Historical Photos of Chinatown Donated to MOCA

Eric Ng has donated items documenting Chinese-American history from his personal collection to the Chinese School and other sites. (Photo via Sing Tao Daily)

Eric Ng has donated items documenting Chinese-American history from his personal collection to the Chinese School and other sites. (Photo via Sing Tao Daily)

After donating a batch from his personal collection of historical photos of the Anti-Japanese War [Second Sino-Japanese War] to the New York Chinese School, which is affiliated with the Chinese Consolidated Benevolent Association (CCBA), last month, Eric Ng, the president of CCBA, made a major donation again on Nov. 20. This time, he handed more than a hundred old photos of Chinatown and valuable old records he collected over the years to the Museum of Chinese in America (MOCA), a newspaper with real-time news about the Anti-Japanese War and two photos of the Flying Tigers unit to the Chinese School, and an 1863 map of China to the Taipei Economic and Cultural Office in New York (TECONY). Each attendee at the donation ceremony also got two First Day Covers that Ng collected in the 1960s.

Ng said at the ceremony that his love of history started when he was a kid. Fifty years ago when he was still in Hong Kong, he had already started to collect old stamps and envelopes. After moving to the U.S. he continued the hobby by collecting historical photos and records related to the modern history of Chinese Americans. In recent years, he found there were almost no more such objects on the antique market that he didn’t have. He realized his collection was quite comprehensive. So he started thinking of donating it so the general public could learn more about the history.

In 2006, Ng made his first donation of some menus from Chinatown restaurants through the 20th century to MOCA. This time, the museum got 120 historical Chinatown photos that Ng had kept for a few decades as well as other records including 12 glass projector slides.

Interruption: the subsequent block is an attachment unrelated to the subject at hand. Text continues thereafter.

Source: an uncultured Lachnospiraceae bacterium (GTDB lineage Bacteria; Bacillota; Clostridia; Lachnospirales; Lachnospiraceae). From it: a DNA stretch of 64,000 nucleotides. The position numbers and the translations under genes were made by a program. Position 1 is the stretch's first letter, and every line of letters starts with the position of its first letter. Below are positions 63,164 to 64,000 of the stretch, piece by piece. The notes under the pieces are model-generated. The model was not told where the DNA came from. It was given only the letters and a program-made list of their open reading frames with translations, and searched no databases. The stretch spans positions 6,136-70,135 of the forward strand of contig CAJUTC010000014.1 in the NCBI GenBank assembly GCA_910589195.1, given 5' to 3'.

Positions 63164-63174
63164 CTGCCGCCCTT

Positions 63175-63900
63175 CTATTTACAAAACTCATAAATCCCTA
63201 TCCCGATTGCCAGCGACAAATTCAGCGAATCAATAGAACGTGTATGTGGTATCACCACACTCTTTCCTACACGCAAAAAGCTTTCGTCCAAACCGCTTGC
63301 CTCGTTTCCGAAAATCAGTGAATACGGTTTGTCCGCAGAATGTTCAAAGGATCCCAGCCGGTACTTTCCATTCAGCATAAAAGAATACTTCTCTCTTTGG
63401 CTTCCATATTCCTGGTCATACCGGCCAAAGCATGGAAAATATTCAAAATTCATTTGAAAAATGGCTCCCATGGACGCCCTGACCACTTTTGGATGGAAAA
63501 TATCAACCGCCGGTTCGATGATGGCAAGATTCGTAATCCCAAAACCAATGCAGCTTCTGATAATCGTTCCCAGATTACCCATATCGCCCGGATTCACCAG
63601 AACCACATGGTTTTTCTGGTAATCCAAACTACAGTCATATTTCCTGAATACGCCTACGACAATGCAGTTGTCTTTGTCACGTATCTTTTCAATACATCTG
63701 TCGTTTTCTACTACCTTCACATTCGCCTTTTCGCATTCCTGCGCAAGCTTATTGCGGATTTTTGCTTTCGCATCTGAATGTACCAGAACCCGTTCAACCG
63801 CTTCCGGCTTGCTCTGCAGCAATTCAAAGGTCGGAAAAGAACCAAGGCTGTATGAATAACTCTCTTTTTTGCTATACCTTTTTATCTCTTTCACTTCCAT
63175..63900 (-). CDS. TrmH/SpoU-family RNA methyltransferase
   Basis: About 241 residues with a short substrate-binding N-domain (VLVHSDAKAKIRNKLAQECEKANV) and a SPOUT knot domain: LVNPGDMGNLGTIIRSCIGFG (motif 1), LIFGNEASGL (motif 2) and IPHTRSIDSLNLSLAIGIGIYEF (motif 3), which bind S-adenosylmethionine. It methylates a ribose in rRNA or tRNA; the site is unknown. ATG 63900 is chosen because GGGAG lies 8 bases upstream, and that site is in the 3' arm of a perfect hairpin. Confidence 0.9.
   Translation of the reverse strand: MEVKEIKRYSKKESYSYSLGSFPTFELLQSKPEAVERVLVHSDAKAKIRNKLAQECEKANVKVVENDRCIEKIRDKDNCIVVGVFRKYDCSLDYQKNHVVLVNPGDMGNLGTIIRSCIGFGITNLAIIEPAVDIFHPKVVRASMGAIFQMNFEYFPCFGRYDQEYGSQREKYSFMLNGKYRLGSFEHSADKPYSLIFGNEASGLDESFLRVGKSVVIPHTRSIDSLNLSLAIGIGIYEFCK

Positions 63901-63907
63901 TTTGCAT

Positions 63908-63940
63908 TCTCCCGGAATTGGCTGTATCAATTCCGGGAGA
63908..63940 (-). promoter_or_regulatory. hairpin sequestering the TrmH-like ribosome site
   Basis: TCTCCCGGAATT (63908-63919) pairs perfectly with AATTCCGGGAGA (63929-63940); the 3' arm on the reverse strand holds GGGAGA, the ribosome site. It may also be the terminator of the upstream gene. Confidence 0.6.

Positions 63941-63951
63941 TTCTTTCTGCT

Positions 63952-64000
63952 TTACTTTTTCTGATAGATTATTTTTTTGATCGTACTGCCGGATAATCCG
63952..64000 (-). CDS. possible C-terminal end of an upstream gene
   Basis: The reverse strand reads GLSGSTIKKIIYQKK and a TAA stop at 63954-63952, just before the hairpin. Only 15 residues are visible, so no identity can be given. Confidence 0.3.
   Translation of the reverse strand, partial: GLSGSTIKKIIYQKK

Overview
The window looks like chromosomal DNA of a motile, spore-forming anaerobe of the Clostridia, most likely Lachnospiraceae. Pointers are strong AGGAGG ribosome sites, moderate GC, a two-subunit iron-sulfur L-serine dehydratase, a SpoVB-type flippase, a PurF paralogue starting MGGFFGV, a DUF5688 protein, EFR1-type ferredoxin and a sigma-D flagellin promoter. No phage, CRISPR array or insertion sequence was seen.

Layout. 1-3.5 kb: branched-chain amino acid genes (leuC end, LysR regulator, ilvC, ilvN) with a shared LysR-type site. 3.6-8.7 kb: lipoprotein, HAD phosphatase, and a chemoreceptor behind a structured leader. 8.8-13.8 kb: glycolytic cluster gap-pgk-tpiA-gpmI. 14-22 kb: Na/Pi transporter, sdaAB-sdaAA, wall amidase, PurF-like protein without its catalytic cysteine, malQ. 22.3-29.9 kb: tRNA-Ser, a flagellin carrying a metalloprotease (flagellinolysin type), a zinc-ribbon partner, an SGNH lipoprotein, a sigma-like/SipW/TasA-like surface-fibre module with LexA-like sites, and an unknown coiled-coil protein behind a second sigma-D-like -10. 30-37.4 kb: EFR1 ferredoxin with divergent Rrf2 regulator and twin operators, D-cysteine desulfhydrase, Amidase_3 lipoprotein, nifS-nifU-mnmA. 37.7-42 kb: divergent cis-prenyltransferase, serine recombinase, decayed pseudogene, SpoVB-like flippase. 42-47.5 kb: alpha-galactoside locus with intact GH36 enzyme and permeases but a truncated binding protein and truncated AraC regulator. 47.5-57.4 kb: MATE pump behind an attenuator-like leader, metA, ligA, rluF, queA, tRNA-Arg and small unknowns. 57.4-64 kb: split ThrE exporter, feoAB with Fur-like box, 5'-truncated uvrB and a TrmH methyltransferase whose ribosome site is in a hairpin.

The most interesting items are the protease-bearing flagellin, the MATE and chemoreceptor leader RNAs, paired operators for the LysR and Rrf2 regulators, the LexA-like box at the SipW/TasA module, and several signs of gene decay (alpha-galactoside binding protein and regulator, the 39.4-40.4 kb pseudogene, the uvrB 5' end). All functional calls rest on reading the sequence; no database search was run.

The jewel in the crown was a letter written and signed in the late 1800s by Wong Chin Foo, one of the first Chinese-American human rights activists in the U.S. The letter was carefully framed and handed by Ng to Nancy Yao Maasbach, the president of MOCA.

Ng said Wong was the first person in history to use the phrase “Chinese Americans.” So this letter was destined to go to the collection of MOCA. He also told an interesting detail that reflected some cultural nuances in Wong’s era. Wong, who was born in Shandong province, China, wrote his last name in Chinese using the character “王”. But in order to join the “Wong Family Association,” to promote his civil rights ideals, he changed the character of his last name to “黃.” The association is one of the earliest community organizations of Cantonese immigrants and is only open to people whose last name is “黄.” The characters are different in Chinese, but they share the same English spelling.

Maasbach said Ng’s generous donation not only enriches the collection of the museum, but also contributes greatly to preserving the history of Chinese Americans. Born in Flushing herself, Maasbach said second-generation Chinese Americans really need to learn more about their own history, and Ng’s collections provide a new opportunity for them. MOCA gave a pair of “double happiness” cuff buttons [an auspicious symbol in traditional Chinese culture] to Ng as a thank you gift. The museum also plans to designate a “Mayor Ng Day” in the future when the public can visit without charge. [Editor’s note: The president of CCBA is known as the unofficial mayor of Chinatown.]

Kin Sheung Wong, principal of the Chinese School, said Chinese children who grow up overseas [in the diaspora] can easily forget their roots. The photos Ng donated can help them understand the history and tell right from wrong. A deputy director of the TECONY quoted Li Shimin, a Chinese emperor of the Tang dynasty, in telling the importance of studying history. “Using bronze as a mirror, we can adjust our attires; using bygones as a mirror, we can understand why dynasties rise and fall,” he said.

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